New pension rules

Another set of regulations is set to fall on the shoulders of all employers. This time it’s a compulsory pension scheme for all employees.

This new pensions law is due to be introduced over four years from October 2012. The largest employers (120,000 or more employees) will be forced to sign up first. Those who employ less than 50 workers will be required to take part in the scheme from a date sometime in 2014 to 2016. The exact date will depend on your PAYE reference number.

Only one-man companies will be exempt, otherwise every employer who has workers in the UK will be required to enrol those workers in a pension scheme. There will be exceptions for workers aged under 22, over state retirement age or paid less than £7,475. Employees will have to take an active decision to opt out and sign a form to do so. The employer will not be permitted to induce employees to opt out, or to screen out potential employees who do not wish to opt out of the pension scheme.

Employers and employees will be required to make contributions to the pension scheme totalling 8% of the workers band (approx £5,000 to £33,000) earnings, including tax relief given on the employees’ contributions. The employer must contribute at least 3% of the workers’ earnings. This level of compulsory contributions will be imposed gradually over five years to 2017.

Employers can use an existing pension scheme, set up a new one, or failing this, use the new pension scheme established by the Government called NEST (National Employment Savings Trust). Where an existing scheme is used the employer will have to certify that it meets all the requirements for compulsory pension saving. Every employer will also be required to register with the pensions regulator.

To prepare for these new regulations talk to your pension scheme provider, if you have one. If you don’t have a workplace pension scheme you need to plan to set one up as this can take sometime to implement, and to start budgeting for the costs! An Independent Financial Advisor can explain all this and may be able to recommend more cost effective alternatives to the NEST scheme.

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Annual Investment Allowance is reducing

From April 2012 the amount of capital expenditure that qualifies for 100% year one write off is reducing from £100,000 to £25,000.

Business owners might want to bring forward plans to invest in machinery, before the qualifying amount is reduced.

This allowance is called the Annual Investment Allowance (AIA).
It enables all businesses to reduce their profit by the amount spent on plant and machinery (excluding cars) up to a maximum amount, currently £100,000 but set to reduce to £25,000.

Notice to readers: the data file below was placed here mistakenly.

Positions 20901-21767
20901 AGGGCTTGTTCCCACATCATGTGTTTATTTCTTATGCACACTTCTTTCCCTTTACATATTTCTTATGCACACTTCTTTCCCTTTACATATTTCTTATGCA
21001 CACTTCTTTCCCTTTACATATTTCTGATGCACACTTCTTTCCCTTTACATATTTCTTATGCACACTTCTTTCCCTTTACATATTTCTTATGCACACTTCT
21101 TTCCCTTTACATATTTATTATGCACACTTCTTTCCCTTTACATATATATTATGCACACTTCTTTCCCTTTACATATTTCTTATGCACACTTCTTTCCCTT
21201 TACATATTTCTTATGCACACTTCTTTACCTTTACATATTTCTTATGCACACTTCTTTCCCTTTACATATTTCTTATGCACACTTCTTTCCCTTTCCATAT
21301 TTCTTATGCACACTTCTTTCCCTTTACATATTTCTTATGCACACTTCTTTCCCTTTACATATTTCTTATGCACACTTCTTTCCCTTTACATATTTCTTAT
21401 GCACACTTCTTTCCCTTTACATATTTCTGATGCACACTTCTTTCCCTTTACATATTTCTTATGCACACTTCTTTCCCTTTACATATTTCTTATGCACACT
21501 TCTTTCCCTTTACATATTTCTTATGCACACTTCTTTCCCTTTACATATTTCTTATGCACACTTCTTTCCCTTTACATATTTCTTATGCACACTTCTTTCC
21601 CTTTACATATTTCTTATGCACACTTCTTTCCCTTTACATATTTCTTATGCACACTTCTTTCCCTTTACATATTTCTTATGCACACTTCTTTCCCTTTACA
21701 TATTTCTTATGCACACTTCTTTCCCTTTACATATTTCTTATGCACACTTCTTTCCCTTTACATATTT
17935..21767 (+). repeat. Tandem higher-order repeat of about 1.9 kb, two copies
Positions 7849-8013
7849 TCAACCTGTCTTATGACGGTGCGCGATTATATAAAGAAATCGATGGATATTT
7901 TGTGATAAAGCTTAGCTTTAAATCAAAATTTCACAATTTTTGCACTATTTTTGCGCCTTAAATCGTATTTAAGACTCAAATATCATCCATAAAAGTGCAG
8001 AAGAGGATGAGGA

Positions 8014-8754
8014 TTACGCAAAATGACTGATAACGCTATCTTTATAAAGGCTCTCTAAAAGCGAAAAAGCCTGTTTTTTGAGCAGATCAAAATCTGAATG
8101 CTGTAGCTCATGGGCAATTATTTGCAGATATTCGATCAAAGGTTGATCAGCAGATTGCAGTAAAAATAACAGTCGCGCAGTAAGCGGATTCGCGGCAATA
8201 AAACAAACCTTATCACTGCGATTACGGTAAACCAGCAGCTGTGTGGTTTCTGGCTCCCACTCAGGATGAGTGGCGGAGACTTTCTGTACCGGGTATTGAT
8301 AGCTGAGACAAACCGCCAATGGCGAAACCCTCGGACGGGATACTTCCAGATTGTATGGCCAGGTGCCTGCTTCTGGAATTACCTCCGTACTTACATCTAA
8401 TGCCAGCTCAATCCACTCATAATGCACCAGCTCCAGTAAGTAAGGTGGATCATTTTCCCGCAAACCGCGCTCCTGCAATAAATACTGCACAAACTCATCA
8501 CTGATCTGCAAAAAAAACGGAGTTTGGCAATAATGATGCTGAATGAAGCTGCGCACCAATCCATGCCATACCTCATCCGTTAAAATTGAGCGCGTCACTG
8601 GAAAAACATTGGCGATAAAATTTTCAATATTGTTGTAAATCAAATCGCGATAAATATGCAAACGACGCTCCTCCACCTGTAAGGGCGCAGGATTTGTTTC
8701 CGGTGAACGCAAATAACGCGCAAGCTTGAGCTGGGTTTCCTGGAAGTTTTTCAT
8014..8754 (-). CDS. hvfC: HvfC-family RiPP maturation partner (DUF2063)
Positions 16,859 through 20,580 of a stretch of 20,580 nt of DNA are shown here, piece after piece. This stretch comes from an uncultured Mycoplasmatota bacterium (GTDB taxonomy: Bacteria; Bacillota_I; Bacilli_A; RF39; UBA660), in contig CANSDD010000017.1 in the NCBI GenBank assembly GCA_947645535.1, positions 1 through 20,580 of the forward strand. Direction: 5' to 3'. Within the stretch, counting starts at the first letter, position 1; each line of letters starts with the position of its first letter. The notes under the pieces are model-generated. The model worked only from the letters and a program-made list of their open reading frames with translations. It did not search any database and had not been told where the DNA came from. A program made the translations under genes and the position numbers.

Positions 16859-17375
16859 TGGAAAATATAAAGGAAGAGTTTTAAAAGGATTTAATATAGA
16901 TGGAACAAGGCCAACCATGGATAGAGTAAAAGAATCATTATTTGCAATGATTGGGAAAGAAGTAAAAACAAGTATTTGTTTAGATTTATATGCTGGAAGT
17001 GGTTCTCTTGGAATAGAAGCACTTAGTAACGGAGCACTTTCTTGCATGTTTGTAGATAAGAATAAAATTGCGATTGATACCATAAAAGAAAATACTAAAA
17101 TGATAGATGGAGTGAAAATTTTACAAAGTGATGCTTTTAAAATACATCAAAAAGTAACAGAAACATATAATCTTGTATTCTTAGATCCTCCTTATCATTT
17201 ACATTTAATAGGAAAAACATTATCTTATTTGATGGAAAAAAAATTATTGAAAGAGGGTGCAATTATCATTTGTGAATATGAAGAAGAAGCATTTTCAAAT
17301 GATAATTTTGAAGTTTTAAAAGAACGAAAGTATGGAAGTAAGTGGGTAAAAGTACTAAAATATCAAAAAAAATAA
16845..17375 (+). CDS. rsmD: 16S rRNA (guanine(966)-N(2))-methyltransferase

Where an accounting period spans 1 April 2012, the maximum amount of AIA is calculated on a pro rata basis
eg 6 months @ £100,000 +
6 months @ £25,000 = £62,500

There are also allowances for environmental equipment, known as Enhanced Capital Allowances (ECA). The relief under these will continue to be 100% on the amount spent. The categories of expenditure are:
Energy Saving Equipment. The equipment must have been certified as meeting energy efficiency criteria
Water-efficient Equipment. Again the equipment has to have been certified as reducing water use, improving quality, or saving energy
Electric Cars and Low (up to 110 g/km) CO2 emission cars

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VAT on salary sacrifice schemes

Due to a recent European Court of Justice ruling, HMRC now consider that the provision of a benefit via salary sacrifice to employees constitutes a supply of services for consideration and is therefore subject to VAT.

Benefits that will be affected include:

* Cycle to work schemes.
* Face value vouchers.
* Childcare vouchers.
* Food and catering provided by employers.

To give employers time to make the necessary changes to their record keeping HMRC will not require output tax to be accounted for on salary sacrifice supplies until 1 January 2012.

VAT clampdown

HMRC believe that there are a number of businesses that should be registered for VAT, and so far, they have not registered. They are in the process of sending out 40,000 letters to traders who they believe may be in this category.

HMRC are offering businesses that “come clean” and notify HMRC of an intention to register before the end of September 2011, reduced or nil penalties. Subsequently formal applications have to be submitted on VAT form 1 before 31 December 2011.

The current VAT registration threshold is £73,000. If you have already passed this annual limit in the last twelve months, are about to, or expect to in the next 30 days, you might like to respond to this offer.

Penalties for late registration can be up to 100% of additional VAT due.

Fast Food Outlets

HMRC believes that there are a number of fast food outlets that are deliberately falsifying their records and miss-declaring their true sales levels in order to avoid paying their correct taxes.

They have set up yet another specialist task force to tackle this avoidance.

Penalties will be levied in addition to recovery of unpaid taxes. Those businesses discovered may also face criminal prosecution.

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